Monday, November 16, 2009


In the last issue of the Movement, we talked to J. Allen Thompson about church planter assessment. We also interviewed Esther Cabinte on her experience on the assessment as a church planter spouse.This month, we caught up with Church Planter Spouse Shari Thomas to find out about her church planting experiences and the development of a new assessment profile for the church planter spouse.

Think about a pastor's wife and you might get an image of the smiling woman sitting at the piano behind her husband, who is preaching at the pulpit. Or maybe she is leading the children's choir in a special performance at Easter. Or maybe you don't see her at all, but she is behind the scenes, busy with filing and printing documents for the next service.

But, however important these jobs may be in a church, the church planter spouse is a greater part of the equation than the traditional jobs suggest. Her role is essential for the well being of the church as well as herself and the planter. As such, she is an equal partner in the planting effort, and like the church planter himself, requires specific qualities and competencies.

Just ask Shari Thomas, who began serving in church planting endeavors some twenty years ago with her husband John. By now, she is something of an expert, with her own experiences in addition to growing up surrounded by church planters - aunts, uncles and parents. As a church planter spouse, Shari knows all about the standard 'spouse duties' of supporting a budding ministry. She also knows the importance of assessing both the call and the competencies of the spouse in addition to the church planter himself.

New Standards for a New Profile
Several years ago, Shari began assessing church planter wives and their role in new churches. She found that, while church planters benefited from research-based profiling and a growing interest in assessment, there was little being done to address the role and qualities of a church planter spouse. Assessment for the spouse did exist, but, as Shari describes it, the profile was a good educated guess. It covered only four to five competencies and tried to assess the spiritual life of the spouse.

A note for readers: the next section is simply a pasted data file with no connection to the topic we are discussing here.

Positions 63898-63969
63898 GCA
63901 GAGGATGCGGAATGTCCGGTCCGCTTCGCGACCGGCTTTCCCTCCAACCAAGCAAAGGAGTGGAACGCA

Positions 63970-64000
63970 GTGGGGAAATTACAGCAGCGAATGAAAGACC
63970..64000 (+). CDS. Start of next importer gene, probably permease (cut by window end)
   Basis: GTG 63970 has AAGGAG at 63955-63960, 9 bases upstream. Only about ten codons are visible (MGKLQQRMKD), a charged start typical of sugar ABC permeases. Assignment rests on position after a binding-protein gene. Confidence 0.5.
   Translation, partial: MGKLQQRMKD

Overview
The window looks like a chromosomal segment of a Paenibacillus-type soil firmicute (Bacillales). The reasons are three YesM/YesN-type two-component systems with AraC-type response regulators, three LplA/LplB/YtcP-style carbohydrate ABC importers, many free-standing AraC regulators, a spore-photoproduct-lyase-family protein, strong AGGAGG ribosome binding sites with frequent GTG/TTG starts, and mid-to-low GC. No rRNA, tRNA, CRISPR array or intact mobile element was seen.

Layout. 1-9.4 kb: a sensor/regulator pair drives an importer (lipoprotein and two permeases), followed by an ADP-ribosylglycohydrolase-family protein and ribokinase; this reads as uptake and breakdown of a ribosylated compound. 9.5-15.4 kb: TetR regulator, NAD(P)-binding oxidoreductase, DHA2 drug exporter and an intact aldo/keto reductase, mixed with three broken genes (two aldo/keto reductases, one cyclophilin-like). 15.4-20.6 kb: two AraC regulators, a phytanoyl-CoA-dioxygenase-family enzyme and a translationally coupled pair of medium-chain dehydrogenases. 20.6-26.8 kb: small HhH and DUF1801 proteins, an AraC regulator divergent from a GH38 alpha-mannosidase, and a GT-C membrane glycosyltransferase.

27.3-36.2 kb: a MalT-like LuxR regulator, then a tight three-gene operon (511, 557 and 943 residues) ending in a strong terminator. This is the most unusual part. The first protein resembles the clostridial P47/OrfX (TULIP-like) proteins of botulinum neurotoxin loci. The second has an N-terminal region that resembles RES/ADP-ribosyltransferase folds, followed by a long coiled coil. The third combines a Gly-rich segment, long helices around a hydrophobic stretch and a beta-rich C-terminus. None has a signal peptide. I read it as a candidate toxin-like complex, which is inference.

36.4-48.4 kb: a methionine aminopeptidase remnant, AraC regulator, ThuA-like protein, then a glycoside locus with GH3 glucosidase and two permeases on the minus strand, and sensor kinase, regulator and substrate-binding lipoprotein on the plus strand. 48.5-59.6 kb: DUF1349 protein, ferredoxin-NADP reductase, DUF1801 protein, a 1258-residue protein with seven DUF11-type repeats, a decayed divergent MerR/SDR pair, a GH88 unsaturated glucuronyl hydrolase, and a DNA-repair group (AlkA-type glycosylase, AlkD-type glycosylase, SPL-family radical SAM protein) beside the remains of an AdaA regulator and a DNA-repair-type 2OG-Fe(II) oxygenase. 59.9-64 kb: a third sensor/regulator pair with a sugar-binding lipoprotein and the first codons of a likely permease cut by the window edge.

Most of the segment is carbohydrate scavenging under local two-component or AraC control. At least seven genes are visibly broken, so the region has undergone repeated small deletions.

But the categories were too general. More importantly, Shari found that they did not comprehensively reflect all the competencies that needed to be considered. Based on her experiences, Shari knew that there was a strong correlation between assessing the competencies of the spouse and building a healthy church plant. She also knew that, given the special demands of church planting, the wife's readiness would greatly affect her marriage and family life.

It was too risky just to assume that the wife would be ready if the church planter was qualified and that she would fill-in wherever she was needed. Shari wanted to more accurately identify these competencies and measure them so that the spouse could recognize areas of strengths and growth. Armed with these standards, the spouse and the church planter could better determine her readiness for the challenges ahead.

"There were such failures in our first church planting efforts! We were so focused on externals. My whole identity was wrapped up in how successful the ministry was, not who I was in Christ. My spiritual life was based on my efforts of trying harder rather than resting in my identity as a beloved child of God. The cost was too great to both the church and my own family. So this new process came out of my own brokenness," Shari reflects.

"Also, I heard too many stories about struggling marriages due to the stresses of church planting. I started asking myself, 'What is going on here?' We shouldn't have to sacrifice our marriages for the churches. I knew we needed to find better measurements. Partnering in the gospel and the call of church planting is critical – not optional – if the plant and the marriage are to succeed."

So Shari set about doing research to identify critical issues spouses face in church planting. In the summer of 2003, she finished the first goal of the research by completing the current spousal profile, one that measures twelve competencies with indicators specific to matching the talents of the spouse to the intense needs of planting a church (see spouse competencies). The twelve competencies fall into one of three categories: Personal (being), Interpersonal (relating) and Professional (doing). Under each competency, the profile also identifies both positive and negative indicators. This profile was designed for mainly North American cultures, although she would like to investigate profiles for other ethnicities in the future.

Sharing the Ministry Vision
The spouse attends the four day assessment event at the same time as her husband. At first, the need for such a rigorous spouse assessment may seem strange, even counterintuitive. But people soon understand what the purpose is: to find out if church planting is a good fit for the couple.

"It's not about how spiritual you are, or if you are a good Christian," Shari reiterates.

"It's about confirming your call and competence for this type of start-up ministry. If it's not a good fit, you would be crazy to do it! Some are just better suited to more established ministries, and they need to be affirmed in that."